Lake charr Salvelinus namaycush spawning behaviour: new field observations and a review of current knowledge
February 9, 2012
A. M. Muir; C. T. Blackie; J. E. Marsden; C. C. Krueger
Journal or Book Title: Reviews in Fish Biology and Fisheries
Keywords: Laurentian; Great Lakes; Great Bear Lake; Great Slave Lake; Lake Chaplain; Diversity; Reproduction
Year Published: 2012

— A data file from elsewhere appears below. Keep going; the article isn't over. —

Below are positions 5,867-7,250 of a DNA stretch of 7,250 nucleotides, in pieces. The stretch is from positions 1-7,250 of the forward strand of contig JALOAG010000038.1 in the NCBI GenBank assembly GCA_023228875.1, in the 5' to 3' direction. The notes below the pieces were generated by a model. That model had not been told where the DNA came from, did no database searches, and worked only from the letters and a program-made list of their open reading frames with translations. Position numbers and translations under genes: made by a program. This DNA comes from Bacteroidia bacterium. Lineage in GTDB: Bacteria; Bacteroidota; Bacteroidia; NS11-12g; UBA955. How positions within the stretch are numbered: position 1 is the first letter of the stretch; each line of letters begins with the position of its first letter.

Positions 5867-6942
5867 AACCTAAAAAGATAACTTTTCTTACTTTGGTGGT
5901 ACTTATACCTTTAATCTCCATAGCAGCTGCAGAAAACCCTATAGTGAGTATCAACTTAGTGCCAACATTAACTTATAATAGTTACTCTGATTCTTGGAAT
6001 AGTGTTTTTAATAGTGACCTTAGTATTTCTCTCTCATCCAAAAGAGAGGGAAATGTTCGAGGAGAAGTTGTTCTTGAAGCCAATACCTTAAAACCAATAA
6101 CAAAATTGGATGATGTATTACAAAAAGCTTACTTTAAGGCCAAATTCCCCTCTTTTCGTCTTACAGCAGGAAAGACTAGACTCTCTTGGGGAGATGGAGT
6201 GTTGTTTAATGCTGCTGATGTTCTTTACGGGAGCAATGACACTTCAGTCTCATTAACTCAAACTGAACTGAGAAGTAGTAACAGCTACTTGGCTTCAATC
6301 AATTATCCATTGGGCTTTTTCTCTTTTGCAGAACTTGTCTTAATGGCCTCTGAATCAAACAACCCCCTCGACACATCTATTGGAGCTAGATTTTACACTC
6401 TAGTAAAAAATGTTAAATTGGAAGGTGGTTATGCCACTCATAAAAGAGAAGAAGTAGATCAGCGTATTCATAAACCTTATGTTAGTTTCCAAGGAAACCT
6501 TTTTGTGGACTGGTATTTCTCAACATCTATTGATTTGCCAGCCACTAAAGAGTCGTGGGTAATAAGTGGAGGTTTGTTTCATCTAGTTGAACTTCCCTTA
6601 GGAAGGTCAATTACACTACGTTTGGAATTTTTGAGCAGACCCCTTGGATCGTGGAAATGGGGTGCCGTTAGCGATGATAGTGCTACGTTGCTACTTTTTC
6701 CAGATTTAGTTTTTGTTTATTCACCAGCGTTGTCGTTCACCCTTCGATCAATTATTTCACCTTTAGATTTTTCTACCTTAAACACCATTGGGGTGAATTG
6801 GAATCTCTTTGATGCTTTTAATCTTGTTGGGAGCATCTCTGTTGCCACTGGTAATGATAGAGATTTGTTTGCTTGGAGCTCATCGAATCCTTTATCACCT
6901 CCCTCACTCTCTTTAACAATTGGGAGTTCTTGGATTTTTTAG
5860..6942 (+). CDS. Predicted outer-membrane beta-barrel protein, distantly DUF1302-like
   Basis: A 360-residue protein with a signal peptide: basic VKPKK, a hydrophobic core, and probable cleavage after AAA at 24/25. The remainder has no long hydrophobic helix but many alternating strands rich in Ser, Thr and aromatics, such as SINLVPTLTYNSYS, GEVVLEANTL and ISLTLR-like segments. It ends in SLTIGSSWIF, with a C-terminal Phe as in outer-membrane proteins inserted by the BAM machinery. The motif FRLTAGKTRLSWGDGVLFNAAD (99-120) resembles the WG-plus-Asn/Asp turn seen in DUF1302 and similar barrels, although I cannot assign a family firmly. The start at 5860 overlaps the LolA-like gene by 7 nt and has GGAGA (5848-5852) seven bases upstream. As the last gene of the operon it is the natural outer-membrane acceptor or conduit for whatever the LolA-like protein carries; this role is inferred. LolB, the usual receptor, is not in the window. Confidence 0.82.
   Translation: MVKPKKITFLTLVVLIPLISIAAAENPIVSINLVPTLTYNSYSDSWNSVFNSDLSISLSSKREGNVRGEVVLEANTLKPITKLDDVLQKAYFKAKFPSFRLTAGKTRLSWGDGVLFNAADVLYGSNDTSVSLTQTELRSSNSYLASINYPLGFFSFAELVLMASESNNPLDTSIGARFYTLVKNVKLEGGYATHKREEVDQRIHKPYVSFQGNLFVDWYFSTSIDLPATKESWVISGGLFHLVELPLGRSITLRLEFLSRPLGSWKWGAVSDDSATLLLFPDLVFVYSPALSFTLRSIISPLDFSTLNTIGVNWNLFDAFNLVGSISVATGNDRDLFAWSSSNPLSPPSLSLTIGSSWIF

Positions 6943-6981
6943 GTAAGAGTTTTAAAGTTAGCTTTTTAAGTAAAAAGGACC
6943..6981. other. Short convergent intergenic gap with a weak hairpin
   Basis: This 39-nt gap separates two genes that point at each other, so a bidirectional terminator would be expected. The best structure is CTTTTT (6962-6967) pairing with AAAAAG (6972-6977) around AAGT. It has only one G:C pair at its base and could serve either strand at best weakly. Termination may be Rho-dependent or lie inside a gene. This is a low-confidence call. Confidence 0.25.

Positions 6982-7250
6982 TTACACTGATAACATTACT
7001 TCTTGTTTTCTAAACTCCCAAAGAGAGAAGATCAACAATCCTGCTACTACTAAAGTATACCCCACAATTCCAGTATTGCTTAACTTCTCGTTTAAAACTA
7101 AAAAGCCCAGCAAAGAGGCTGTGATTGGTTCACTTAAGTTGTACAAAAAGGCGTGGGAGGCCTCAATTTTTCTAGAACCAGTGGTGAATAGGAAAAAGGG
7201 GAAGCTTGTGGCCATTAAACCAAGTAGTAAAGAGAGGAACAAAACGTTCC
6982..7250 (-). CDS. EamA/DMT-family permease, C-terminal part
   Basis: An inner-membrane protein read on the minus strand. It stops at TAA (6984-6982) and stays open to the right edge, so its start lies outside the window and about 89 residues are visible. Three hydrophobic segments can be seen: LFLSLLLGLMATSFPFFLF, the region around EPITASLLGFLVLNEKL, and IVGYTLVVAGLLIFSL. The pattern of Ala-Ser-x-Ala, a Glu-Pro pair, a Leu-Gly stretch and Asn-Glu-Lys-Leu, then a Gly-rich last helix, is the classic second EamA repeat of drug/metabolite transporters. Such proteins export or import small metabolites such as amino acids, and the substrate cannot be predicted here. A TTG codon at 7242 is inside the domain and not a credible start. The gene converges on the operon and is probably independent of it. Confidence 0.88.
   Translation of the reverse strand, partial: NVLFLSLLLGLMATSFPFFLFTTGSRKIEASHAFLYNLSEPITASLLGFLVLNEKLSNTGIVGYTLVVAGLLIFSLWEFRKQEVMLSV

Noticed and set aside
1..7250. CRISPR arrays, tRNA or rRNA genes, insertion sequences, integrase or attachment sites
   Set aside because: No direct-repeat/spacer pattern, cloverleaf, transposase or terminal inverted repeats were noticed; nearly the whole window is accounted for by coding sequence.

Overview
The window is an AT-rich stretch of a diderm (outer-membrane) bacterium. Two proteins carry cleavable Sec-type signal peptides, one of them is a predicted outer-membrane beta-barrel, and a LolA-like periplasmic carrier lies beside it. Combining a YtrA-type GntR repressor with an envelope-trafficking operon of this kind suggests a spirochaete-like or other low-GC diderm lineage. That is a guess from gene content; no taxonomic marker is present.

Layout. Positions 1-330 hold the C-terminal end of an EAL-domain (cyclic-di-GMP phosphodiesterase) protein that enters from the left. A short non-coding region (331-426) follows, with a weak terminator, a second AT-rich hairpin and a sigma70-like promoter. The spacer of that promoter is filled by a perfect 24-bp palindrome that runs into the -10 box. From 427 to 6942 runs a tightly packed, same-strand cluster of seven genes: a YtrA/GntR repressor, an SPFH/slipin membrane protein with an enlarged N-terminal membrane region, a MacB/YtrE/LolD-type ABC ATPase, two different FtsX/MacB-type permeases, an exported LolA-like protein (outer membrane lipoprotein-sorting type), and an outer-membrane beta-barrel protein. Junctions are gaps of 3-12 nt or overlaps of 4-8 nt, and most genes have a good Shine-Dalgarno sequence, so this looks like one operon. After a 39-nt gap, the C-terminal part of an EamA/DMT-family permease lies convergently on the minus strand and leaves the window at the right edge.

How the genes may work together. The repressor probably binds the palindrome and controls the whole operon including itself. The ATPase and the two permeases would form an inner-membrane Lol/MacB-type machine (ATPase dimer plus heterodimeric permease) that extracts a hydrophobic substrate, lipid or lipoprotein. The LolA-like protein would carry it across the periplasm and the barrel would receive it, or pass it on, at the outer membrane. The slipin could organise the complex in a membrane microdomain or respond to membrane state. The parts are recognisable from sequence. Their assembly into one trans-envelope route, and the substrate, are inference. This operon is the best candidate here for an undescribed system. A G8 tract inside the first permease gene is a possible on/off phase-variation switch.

In this paper, we (1) describe field observations of lake charr (trout) reproductive behaviour, focusing on two morphs from Great Bear Lake, N.T; (2) review and synthesize observations from the literature; and (3) summarize uncertainties and pose hypotheses regarding lake trout spawning behaviour. Our description is set within the context of an existing conceptual model that included three sequential stages to spawning behaviour—traveling, sinking, and gamete release. Spawning morphs did not overlap in time and space. Strong onshore winds seemed to trigger lake trout movement toward shoals in mid- to late- August where males outnumbered and seemed to precede female arrival at the shoals. A new behaviour termed finning was observed and interpreted as display courtship. Finning was observed at all spawning sites in Great Bear Lake and involved two or more fish that were either stationary or moving slowly just beneath the water surface with a partially erect dorsal fin, adipose fin, and only occasionally the dorsal lobe of the caudal fin breaking the water surface. On the basis of our observations and review of the literature, we propose to modify the Esteve et al. model to add (1) pre-courtship and spawning behaviour and (2) display courtship behaviour as occurring prior to traveling, sinking, and gamete release. Potential future research questions are described to address uncertainties regarding how spawning lake trout relate to their physical habitat, environmental cues to spawning, factors driving assortative mating among morphs, and the role of olfactory cues in spawning.